2014 Santa Cruz Heckler
Size Tested: Large
MSRP: $2,999 as tested
Rider Info: 6’1”, 185 lbs.
Days Tested: ~30 days
The Build: Stock “R” Package (with a few updates—see below)
Locations Tested: Whitefish, Missoula, MT; Issaquah, WA
Santa Cruz chose to celebrate the 18th birthday of their popular Heckler with a special color offering — “18th Birthday Tropicana Blue” — in a late-season release that also included a slew of other updates to the seventh iteration of this bike.
As someone who is admittedly way too influenced by color in my bike purchases, the company pretty much had me with the mix of turquoise and neon yellow. I also figured the update to 27.5-inch wheels and 150mm travel, plus the fact that the 2014 Hecker has the same geometry as the Bronson and a 142×12 thru axle rear end, was enough to justify the purchase.
And so far, I’ve been very impressed with the new “Poor Man’s Bronson.”
Although I was impressed with the stock build, I did make a few changes before the first ride. I added a dropper post, which in my opinion is almost required equipment for this type of bike.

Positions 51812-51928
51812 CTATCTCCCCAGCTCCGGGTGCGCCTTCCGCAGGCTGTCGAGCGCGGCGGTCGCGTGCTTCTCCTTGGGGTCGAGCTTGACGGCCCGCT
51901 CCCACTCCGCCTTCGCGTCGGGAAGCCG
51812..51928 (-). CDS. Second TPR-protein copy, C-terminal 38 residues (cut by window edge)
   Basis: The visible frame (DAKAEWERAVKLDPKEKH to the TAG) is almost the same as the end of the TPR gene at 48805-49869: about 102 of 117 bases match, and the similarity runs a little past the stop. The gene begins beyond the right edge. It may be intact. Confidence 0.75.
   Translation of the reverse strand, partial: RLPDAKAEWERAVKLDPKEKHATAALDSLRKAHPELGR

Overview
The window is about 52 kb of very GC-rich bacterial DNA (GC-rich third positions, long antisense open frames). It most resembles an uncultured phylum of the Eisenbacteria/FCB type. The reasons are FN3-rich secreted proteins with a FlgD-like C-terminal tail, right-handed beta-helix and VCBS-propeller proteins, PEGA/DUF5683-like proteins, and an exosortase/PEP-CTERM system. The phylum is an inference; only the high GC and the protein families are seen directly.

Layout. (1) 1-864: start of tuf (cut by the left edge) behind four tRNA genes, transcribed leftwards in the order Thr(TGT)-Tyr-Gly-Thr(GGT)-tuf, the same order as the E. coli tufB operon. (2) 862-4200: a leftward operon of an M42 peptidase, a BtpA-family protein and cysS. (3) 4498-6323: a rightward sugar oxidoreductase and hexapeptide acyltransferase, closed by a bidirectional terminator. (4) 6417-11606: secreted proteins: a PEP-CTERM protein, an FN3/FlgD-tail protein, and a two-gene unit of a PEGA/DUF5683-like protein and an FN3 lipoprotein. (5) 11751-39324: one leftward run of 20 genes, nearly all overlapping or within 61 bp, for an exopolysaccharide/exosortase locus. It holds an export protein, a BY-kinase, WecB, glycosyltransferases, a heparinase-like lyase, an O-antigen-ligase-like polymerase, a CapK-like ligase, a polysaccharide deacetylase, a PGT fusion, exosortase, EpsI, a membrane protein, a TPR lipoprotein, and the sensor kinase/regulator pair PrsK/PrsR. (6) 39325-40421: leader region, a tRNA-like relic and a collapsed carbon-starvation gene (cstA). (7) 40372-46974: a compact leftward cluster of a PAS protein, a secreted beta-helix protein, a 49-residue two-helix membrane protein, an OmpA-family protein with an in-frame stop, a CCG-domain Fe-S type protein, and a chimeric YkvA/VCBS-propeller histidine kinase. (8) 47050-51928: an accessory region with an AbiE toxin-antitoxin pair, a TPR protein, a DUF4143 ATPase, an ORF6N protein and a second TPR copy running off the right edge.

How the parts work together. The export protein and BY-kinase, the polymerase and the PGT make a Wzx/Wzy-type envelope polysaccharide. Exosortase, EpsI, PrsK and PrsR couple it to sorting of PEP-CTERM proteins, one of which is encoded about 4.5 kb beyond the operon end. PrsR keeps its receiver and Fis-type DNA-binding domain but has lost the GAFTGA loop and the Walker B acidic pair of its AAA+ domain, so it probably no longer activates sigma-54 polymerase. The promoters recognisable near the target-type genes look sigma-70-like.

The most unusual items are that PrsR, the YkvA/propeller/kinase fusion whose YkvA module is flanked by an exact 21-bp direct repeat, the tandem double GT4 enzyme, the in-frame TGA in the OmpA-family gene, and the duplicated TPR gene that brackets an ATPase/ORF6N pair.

Secondly, the stock triple crankset on this bike hearkens back to days gone by. I nixed the front derailleur and excess rings for a 34 tooth Raceface narrow / wide chainring. I may have been a little overzealous with the amount of teeth, but overall this setup, combined with the spec’d Shimano SLX clutch rear derailleur, has worked really well. The chain hasn’t dropped, and I appreciate having fewer cables, parts, and general clutter on the bars.
I should also make a note regarding the performance of the stock Shimano Deore SLX brakes. I’ve owned some flashier and slightly lighter XT and XTR units, and I haven’t noticed any decrease in power, feel, or fade with the Deore brakes. They’ve performed flawlessly since the first ride.